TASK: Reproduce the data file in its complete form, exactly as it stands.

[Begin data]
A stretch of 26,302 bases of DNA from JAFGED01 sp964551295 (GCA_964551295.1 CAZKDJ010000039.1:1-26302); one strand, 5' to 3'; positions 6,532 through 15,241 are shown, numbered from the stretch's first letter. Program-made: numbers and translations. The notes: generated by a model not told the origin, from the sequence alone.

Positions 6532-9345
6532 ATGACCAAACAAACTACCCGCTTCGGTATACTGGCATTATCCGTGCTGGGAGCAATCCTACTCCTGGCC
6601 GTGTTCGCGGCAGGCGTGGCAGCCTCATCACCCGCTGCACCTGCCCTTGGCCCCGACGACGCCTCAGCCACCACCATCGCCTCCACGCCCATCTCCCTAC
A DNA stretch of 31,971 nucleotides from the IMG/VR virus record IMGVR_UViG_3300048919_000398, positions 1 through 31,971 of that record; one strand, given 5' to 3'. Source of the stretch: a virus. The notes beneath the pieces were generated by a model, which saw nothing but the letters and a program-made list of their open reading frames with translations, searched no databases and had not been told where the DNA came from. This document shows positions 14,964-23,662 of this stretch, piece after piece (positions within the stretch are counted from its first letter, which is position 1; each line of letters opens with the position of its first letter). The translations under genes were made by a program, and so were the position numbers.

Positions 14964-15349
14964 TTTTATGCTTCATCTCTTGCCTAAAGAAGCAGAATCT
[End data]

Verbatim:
A stretch of 26,302 bases of DNA from JAFGED01 sp964551295 (GCA_964551295.1 CAZKDJ010000039.1:1-26302); one strand, 5' to 3'; positions 6,532 through 15,241 are shown, numbered from the stretch's first letter. Program-made: numbers and translations. The notes: generated by a model not told the origin, from the sequence alone.

Positions 6532-9345
6532 ATGACCAAACAAACTACCCGCTTCGGTATACTGGCATTATCCGTGCTGGGAGCAATCCTACTCCTGGCC
6601 GTGTTCGCGGCAGGCGTGGCAGCCTCATCACCCGCTGCACCTGCCCTTGGCCCCGACGACGCCTCAGCCACCACCATCGCCTCCACGCCCATCTCCCTAC
A DNA stretch of 31,971 nucleotides from the IMG/VR virus record IMGVR_UViG_3300048919_000398, positions 1 through 31,971 of that record; one strand, given 5' to 3'. Source of the stretch: a virus. The notes beneath the pieces were generated by a model, which saw nothing but the letters and a program-made list of their open reading frames with translations, searched no databases and had not been told where the DNA came from. This document shows positions 14,964-23,662 of this stretch, piece after piece (positions within the stretch are counted from its first letter, which is position 1; each line of letters opens with the position of its first letter). The translations under genes were made by a program, and so were the position numbers.

Positions 14964-15349
14964 TTTTATGCTTCATCTCTTGCCTAAAGAAGCAGAATCT